Samsung Biologics’s biologics facility, completed in 2013, features a state-of-the-art quality program design by NNE. The program is based on quality by design (QbD) and ASTM verification principles and tailored to the biotech customer.
In May 2011, Samsung Biologics broke ground on a large-scale biologics facility, which was to take the company, otherwise known for televisions, cell phones and computers, into the life science sector. The facility undertakes contract manufacturing of monoclonal antibody (MAb) products for the treatment of, among other things, various types of cancer. In addition, Samsung also has its own R&D pipeline of monoclonal antibody candidates to treat cancer, arthritis, and other illnesses.
Samsung is hoping to be as successful within biologics as it is within electronics. Accordingly, Samsung Biologics had high ambitions for the new facility, not least when it came to the quality system. After a meeting with NNE, where we demonstrated our know-how within QbD and ASTM E2500, Samsung Biologics was convinced that we would be able to help them reach these ambitions. Accordingly, we were asked to turn its quality strategy from a traditional C&Q approach to a risk-based approach.
Patient safety above all
Both QbD and ASTM E2500 have patient safety as their pivotal point and advocates focus on those aspects of the production process that are critical to patient safety. This helps companies in putting their improvement effort in the right places and, with that, in obtaining a more cost-effective qualification processes.
But when it comes to biologics production, all process steps influence on patient safety and must thus be considered critical. So, implementing these concepts in Samsung Biologics’s new facility was a comprehensive task.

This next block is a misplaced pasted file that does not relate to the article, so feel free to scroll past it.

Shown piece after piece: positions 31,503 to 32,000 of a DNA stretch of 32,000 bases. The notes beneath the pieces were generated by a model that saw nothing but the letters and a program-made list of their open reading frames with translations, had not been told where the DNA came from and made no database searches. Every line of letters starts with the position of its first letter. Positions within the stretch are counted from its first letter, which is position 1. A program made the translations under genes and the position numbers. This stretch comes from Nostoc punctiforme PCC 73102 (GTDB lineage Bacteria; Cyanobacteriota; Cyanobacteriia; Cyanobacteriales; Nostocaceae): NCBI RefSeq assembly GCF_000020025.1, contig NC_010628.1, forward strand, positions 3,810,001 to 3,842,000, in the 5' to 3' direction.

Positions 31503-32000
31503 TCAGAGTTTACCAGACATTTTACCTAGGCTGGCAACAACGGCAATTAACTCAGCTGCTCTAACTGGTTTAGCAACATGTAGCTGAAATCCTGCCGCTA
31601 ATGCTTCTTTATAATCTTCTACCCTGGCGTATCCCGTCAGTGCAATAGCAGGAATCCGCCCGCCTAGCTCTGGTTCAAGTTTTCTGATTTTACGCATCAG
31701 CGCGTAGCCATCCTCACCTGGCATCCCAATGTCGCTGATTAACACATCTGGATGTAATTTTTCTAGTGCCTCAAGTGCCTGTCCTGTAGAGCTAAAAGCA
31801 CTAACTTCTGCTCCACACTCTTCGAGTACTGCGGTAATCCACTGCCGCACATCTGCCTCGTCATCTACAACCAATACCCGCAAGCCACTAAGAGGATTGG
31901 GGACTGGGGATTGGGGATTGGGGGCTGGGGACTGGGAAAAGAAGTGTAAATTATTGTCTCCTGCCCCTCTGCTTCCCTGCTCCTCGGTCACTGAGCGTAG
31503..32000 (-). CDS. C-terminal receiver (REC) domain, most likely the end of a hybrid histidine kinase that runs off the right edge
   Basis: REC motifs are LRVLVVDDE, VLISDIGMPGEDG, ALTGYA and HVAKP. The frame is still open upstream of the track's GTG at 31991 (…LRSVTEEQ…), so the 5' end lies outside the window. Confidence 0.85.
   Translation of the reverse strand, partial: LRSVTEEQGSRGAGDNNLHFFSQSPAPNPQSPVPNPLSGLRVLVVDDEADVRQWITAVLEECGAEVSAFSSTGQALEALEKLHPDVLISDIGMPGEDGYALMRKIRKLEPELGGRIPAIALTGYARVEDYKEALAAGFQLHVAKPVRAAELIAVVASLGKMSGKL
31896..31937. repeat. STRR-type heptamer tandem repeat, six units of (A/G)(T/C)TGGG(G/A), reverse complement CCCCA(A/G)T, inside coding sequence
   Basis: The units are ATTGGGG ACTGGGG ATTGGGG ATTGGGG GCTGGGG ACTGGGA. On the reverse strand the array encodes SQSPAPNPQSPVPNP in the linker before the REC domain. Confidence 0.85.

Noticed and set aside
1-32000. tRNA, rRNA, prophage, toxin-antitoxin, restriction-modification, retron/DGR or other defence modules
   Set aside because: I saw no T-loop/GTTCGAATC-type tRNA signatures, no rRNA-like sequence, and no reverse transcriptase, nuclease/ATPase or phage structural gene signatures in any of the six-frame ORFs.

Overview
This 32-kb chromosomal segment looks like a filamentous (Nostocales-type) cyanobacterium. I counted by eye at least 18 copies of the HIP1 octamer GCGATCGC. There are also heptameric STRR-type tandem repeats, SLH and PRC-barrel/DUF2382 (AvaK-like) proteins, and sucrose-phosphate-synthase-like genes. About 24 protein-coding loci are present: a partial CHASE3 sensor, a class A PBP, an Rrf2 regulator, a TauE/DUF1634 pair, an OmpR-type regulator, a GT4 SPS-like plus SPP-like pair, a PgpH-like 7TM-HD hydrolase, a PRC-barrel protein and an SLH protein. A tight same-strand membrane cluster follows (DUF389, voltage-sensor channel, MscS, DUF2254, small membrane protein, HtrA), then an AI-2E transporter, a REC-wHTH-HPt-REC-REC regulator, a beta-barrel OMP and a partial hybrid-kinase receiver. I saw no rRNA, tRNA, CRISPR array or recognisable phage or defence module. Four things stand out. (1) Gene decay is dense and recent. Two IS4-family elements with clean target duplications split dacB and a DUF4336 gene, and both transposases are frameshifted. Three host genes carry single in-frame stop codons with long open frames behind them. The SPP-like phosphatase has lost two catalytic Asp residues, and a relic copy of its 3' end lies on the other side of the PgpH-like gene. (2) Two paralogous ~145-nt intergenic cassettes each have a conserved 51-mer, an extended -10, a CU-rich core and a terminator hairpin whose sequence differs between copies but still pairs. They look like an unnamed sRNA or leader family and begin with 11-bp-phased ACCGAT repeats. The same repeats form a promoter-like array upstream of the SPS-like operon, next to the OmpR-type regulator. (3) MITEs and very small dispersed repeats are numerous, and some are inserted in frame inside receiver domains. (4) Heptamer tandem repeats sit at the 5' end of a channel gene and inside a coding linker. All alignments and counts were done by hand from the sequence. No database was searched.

Our team of quality and compliance experts began by defining a new lean and cost-effective quality strategy for Samsung Biologics. This formed the basis of an updated verification master plan, which provided Samsung Biologics with a toolbox for monitoring and controlling the progress of qualification activities. Then the team initiated the daunting task of performing quality risk assessment (QRA) on all process and utility units. With such a huge amount of units to be assessed, it was imperative to organize it so that time and resources are used in the most optimum way. We thus decided to divide all units into 16 groups according to type - all filtration processes were grouped in one QRA and all chromatography processes in another. This meant that we could focus on one process type at a time and really maximize the involvement of our subject matter experts.
Based on the QRA, we made a verification plan for each process and utility unit, verifying that the quality level and documentation is in line with Samsung Biologics’s requirements and quality ambitions for its new facility.
May 2011 – Jun. 2013 (start of operation in July 2013)
Quality strategy planning, quality risk assessment, verification planning